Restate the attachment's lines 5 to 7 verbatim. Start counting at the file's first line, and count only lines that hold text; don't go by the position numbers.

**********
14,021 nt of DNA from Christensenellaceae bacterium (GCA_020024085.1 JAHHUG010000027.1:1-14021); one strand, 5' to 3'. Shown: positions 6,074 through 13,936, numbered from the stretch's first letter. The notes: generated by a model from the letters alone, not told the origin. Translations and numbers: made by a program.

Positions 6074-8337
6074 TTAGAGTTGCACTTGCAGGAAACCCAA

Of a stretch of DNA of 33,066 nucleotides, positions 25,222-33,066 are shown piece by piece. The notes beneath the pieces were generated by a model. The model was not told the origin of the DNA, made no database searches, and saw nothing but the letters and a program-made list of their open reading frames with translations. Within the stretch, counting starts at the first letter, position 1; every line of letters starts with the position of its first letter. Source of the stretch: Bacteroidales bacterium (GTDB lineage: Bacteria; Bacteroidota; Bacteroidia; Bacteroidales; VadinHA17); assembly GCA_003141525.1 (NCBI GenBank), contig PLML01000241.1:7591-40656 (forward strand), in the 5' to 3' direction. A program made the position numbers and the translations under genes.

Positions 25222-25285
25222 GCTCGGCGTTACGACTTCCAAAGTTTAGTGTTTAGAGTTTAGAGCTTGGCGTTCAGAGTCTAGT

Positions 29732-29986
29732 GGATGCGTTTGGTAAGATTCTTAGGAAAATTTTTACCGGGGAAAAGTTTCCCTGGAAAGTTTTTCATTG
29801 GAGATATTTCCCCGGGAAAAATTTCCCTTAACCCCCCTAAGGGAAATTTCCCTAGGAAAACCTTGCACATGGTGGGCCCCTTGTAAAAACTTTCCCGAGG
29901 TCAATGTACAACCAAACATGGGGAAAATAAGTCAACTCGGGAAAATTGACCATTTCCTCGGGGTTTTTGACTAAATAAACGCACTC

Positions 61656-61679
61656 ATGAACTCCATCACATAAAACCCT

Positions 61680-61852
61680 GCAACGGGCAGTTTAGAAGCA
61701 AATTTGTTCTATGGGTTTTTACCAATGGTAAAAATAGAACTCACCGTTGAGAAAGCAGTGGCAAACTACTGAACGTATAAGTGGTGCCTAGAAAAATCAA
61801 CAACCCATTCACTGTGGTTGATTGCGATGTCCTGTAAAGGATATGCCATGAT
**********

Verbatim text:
Positions 25222-25285
25222 GCTCGGCGTTACGACTTCCAAAGTTTAGTGTTTAGAGTTTAGAGCTTGGCGTTCAGAGTCTAGT

Positions 29732-29986